China yet to return seized US underwater drone

China hasn’t returned a US underwater drone that its navy seized in international waters in the South China Sea last week, the Pentagon said Sunday.

The incident has emerged as the latest thorn between China and the US, where President-elect Donald Trump has shown himself increasingly willing to confront and challenge Beijing.

Trump used Twitter to weigh in on the incident, eliciting a scathing response from the Global Times, a provocative but state-sanctioned tabloid.

“He bears no sense of how to lead a superpower,” an opinion piece published in the newspaper said.

“Even the US military did not use the term ‘steal’ to describe the move by the Chinese navy. Trump’s second tweet makes people worry that he will treat China-US relations as child’s play,” it added.

‘Brazen action’

Ashley Townshend, a research fellow at the United States Studies Centre at the University of Sydney, said it was unclear whether the incident was opportunistic or deliberately planned, but was unprecedented for China’s usually cautious naval and coast guard vessels.

“Although the drone was not conducting a military operation, disrupting and then stealing the naval platform — which has sovereign immune status — is one of the most brazen actions that the PLA Navy has taken against US Navy for a very long time,” Townshend said.

The unmanned underwater vehicle (UUV), which the Pentagon also called an “ocean glider,” was seized Thursday from the USNS Bowditch — an unarmed oceanographic survey ship — as it was attempting to retrieve it and another underwater vehicle about 50 miles northwest of Subic Bay, in the Philippines.

The Bowditch is operated the US Navy’s Military Sealift Command, which does logistics, cargo, humanitarian relief and special missions for the US Navy. Ships in the Bowditch’s class are crewed by 24 civilians and 27 military members, according to the Military Sealift Command website.

China has built up military bases in the South China Sea, which is home to a tense territorial dispute.

No transfer yet

A Chinese navy submarine rescue vessel launched a small boat and seized the vehicle. The Pentagon said the Chinese ship ignored demands repeated demands to return the vehicle from the USNS Bowditch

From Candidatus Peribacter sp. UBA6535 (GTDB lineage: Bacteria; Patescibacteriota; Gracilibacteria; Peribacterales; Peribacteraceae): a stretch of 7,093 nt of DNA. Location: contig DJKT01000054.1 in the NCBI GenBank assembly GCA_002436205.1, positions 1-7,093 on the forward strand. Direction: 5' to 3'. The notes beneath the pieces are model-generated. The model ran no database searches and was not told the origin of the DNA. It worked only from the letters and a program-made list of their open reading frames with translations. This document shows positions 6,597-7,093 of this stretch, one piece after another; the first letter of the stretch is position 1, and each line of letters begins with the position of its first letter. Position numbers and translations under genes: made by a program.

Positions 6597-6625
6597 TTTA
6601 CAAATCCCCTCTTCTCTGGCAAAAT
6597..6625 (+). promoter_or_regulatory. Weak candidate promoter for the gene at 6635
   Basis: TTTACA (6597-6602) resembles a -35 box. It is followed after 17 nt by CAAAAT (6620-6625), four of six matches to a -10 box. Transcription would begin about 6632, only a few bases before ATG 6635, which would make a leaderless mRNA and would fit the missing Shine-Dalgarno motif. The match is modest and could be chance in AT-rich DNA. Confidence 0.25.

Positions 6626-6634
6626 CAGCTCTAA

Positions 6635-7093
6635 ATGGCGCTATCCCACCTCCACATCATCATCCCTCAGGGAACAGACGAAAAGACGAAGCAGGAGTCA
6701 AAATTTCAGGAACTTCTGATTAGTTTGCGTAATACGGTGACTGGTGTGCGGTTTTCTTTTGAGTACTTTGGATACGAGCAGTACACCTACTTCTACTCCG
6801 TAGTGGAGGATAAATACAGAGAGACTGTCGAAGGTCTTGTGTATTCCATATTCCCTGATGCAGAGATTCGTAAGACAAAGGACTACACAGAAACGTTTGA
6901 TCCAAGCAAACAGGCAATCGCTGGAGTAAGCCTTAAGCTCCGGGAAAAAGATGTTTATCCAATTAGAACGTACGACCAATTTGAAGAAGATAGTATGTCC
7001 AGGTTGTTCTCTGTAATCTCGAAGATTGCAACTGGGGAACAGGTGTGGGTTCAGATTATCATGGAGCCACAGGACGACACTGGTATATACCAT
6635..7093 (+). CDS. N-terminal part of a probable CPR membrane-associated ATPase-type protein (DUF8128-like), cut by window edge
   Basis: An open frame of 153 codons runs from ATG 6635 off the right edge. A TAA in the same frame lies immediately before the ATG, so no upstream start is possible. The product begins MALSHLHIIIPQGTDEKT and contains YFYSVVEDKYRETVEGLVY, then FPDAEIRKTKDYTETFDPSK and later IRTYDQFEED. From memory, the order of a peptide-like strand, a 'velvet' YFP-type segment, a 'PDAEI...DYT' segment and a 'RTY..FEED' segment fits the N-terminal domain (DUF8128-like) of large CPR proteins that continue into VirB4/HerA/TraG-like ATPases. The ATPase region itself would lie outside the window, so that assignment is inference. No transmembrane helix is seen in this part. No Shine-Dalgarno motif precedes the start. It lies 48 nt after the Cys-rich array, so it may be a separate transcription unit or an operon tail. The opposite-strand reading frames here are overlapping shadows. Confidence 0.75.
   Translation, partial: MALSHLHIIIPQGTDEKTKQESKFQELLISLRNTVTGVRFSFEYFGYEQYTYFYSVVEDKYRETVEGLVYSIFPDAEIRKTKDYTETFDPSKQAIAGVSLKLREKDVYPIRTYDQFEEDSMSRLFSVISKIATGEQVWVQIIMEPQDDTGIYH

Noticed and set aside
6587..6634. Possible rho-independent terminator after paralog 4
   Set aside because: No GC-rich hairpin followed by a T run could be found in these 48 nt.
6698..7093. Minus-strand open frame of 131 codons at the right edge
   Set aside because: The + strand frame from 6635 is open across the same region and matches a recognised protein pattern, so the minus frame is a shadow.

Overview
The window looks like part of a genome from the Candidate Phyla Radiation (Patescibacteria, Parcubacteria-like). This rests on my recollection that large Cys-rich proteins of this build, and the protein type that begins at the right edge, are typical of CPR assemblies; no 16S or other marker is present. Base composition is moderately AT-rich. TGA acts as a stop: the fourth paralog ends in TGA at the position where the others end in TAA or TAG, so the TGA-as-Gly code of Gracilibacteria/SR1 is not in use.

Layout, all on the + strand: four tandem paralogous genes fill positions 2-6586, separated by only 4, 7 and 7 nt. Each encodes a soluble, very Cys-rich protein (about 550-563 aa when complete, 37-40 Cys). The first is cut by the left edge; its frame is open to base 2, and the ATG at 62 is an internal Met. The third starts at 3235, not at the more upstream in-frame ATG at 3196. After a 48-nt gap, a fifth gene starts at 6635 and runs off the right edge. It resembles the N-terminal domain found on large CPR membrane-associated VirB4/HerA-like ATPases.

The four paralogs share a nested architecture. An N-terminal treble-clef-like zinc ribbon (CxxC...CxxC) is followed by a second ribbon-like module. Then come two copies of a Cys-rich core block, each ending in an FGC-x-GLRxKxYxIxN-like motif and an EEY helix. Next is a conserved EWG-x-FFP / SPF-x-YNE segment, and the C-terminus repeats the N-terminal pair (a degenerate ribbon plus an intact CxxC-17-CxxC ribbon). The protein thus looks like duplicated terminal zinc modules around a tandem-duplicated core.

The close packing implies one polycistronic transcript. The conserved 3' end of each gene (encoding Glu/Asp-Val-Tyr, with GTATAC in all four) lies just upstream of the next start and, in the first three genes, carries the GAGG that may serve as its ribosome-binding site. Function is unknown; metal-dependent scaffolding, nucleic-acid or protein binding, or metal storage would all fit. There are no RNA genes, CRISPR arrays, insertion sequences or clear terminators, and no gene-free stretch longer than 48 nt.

“As [the Chinese ship] went sailing off into distance, [it] said, ‘We are returning to normal operations,'” Pentagon press operations director Navy Capt. Jeff Davis said.

“It is ours. It is clearly marked; we’d like to have it back and [would] like this to never happen again,” he said.

The Pentagon said the UUV was an unclassified piece of equipment conducting routine operations and used around the world to gather “military oceanographic data” including salinity, water temperature and sound speed.

China’s Ministry of Defense said Saturday that China had decided to transfer the underwater drone back to the US but said the US had “hyped up” the issue.

“It is inappropriate — and unhelpful for a resolution — that the US has unilaterally hyped up the issue. We express our regret over that,” Chinese Defense Ministry spokesman Sr. Col. Yang Yujun said.

The Pentagon said late Sunday that the transfer hadn’t taken place yet.

“We continue to work with our Chinese counterparts on the details and timing of the UUV’s (Unmanned underwater vehicle) safe return,” Navy Cmdr. Gary Ross, a Pentagon spokesman, told CNN.

Why?

Townshend said that Chinese naval and coast guard vessels “operate within the bounds of guidelines that are centrally dictated by officials in Beijing.”

“Any changes to established patterns of maritime behavior, like Thursday’s drone incident, would normally need to be pre-approved — particularly if the new actions are likely to be provocative,” he added.

“This, of course, does not mean that all actions are deliberate. Unsanctioned behavior by overly-assertive ship operators or local military commands has occasionally taken place, and could account for this latest provocation.”

Shaun Rein, a Shanghai-based author and commentator, said the seizure was China’s response to Trump’s recent questioning of US policy towards Taiwan.

“China is signaling it cannot be bullied while at the same time showing it does not want to risk armed conflict or death of any sailors,” he said.

“In the next month America should expect minor military provocations by China as well as more pressure on American business interests in China,” he added.

Since winning the presidency, Trump has seemingly rewritten US foreign policy on the fly.

He took a phone call from Taiwan’s president, upending decades of diplomatic protocol and questioned the long-standing US position that the Taiwan is part of “one China.”

China’s official response to Trump has been relatively muted but the Global Times indicated that this could change once he takes

“China has kept a calm attitude toward his provocative remarks. But if he treats China after assuming office in the same way as in his tweets, China will not exercise restraint,” the Sunday op ed said.